People of SU

President: ‘Perception of the City Affects the University’

March 24, 2023

Picture featuring President Penalver

Puget Sound Business Journal sits down with the president to discuss the school’s evolution, optimism for the city coming out of COVID-19 and more.

Recently, the Puget Sound Business Journal interviewed President Eduardo Peñalver on a range of topics. Here is the story as it appears in the publication:

By Alex Halverson
Reporter, Puget Sound Business Journal 

Eduardo Peñalver is embracing change. The Seattle University president, entering his third year on the job, is leading the school out of the Covid-19 pandemic and leaving the status quo behind.

He’s meeting in person with students and members of the community. But the meetings he used to take by phone, he’s doing by Zoom, in an effort to keep face-to-face interactions. And some classes that used to be fully in-person are taking a hybrid approach, opening them up to more people.

And on top of leading Seattle U, the former Cornell Law School dean is teaching a law course. 

Peñalver, who was the first Latino dean of an Ivy League law school and the first non-Jesuit priest to head Seattle U, sat down recently with the Business Journal to discuss the school’s evolution, his optimism for the state of Seattle and why he wouldn’t eat seafood during his tenure at Cornell.

Day in the life:

6 a.m. Wake up, meditation and prayer, then a 4-mile run with our black lab, Griffey
7–8:30 a.m. Make breakfast for the boys and coffee for me, arrive at thoffice
8:30 a.m.–5 p.m. Meetings on campus with my direct reports and alumni visiting campus, or off campus with Seattle business or civic leaders
6:30 p.m. Family dinner
7:30 p.m. Check emails and clear out the inbox
9:30-10:30 p.m. An hour of reading or — more often — catching up on TV, followed by lights out

Are those firsts, which are tied to your identity, important to you?

Not so much for me personally, but for what they mean for the institutions that I’m a part of as they’re concrete manifestations of change. And they sort of made me proud to be part of these institutions and have me thinking about what I can do to continue to move them forward and keep pushing the boundaries of leadership.

What’s been the biggest difference between higher education in a pre-pandemic world and now?

My meetings used to all be in person. And now everyone’s been through this period of learning with virtual modes of interaction. And it’s also true for our students. The biggest change that we’ve seen is a greater comfort from both faculty and students with this medium, and therefore a shift in expectations about how services and instruction will be delivered. It’s a shift from a default assumption of in-person for everything to a more functional approach where we ask, “What’s the best way for this particular interaction to happen for both the quality and accessibility of it?”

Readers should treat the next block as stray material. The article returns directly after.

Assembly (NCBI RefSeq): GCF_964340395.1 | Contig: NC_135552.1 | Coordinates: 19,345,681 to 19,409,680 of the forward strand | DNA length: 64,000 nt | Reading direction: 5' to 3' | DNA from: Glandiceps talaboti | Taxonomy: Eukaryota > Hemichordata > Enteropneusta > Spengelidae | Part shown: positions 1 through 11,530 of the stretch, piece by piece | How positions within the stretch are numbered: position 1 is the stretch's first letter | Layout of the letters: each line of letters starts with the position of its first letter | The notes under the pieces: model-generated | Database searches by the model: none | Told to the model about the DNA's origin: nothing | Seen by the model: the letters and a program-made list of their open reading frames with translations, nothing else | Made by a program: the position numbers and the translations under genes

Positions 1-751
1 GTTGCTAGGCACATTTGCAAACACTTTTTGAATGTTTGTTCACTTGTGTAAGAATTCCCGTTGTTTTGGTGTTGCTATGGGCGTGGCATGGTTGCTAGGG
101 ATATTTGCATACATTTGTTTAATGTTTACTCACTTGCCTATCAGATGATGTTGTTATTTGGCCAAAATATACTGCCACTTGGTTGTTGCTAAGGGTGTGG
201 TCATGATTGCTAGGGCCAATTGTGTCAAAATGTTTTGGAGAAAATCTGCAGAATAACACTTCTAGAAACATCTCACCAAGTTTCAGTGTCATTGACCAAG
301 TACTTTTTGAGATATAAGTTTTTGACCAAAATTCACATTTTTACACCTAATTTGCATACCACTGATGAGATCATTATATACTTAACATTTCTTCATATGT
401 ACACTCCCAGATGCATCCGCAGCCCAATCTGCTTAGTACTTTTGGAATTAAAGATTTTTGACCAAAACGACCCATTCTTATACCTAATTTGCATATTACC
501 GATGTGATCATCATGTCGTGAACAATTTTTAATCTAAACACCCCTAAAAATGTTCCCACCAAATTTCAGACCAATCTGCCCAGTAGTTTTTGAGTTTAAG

Seattle U is embedded in the urban core of the city, what’s the biggest challenge that comes with that? 

The biggest challenges are the perceptions. I think the reality around the downtown core and surrounding neighborhoods is actually much more positive than the perceptions. If you focus on our part of downtown, the nexus of Capitol Hill and First Hill, it’s doing really well, though it’s not without its challenges. There’s a lot of street life, very few vacant storefronts in our part of town, so that reality is really strong. But we’re all part of Seattle, and so whatever the perception is of how Seattle is doing, that affects the perception of how Seattle University is doing. 

It feels livelier than a year ago, right? 

It does, I can tell you that my commute from Queen Anne is taking a solid 10 minutes longer than it was a year ago. I hear from a lot of different people this sort of optimism with a healthy acknowledgment of the challenges that we face, which are not all unique to Seattle. There’s work to do and Seattle University definitely feels like we’re in that fight.

After spending most of your professional life on the East Coast, what’s your favorite thing about working in Seattle?

As a kid growing up in Puyallup, to get to a Mariners game was a big undertaking in both directions. Now I can see a game after work easily. I can get to Climate Pledge Arena in a 10-minute walk from my house, I can get to T-Mobile Park or Lumen Field in a 15-minute drive from my house. And obviously, the food in Seattle is just so rich and great. The seafood is something I’ve missed, and not something I was having often in Ithaca. I have a rule about being a certain distance to a coast before I eat seafood. 

You were known as “Dean P” at Cornell and your predecessor at Seattle U was known as “Father Steve.” Do you have a nickname here yet?

You know, not that I’m aware of. Maybe there’s one lurking around the corner — I’m going to have to challenge the students to get on that.

This interview has been edited for length and clarity.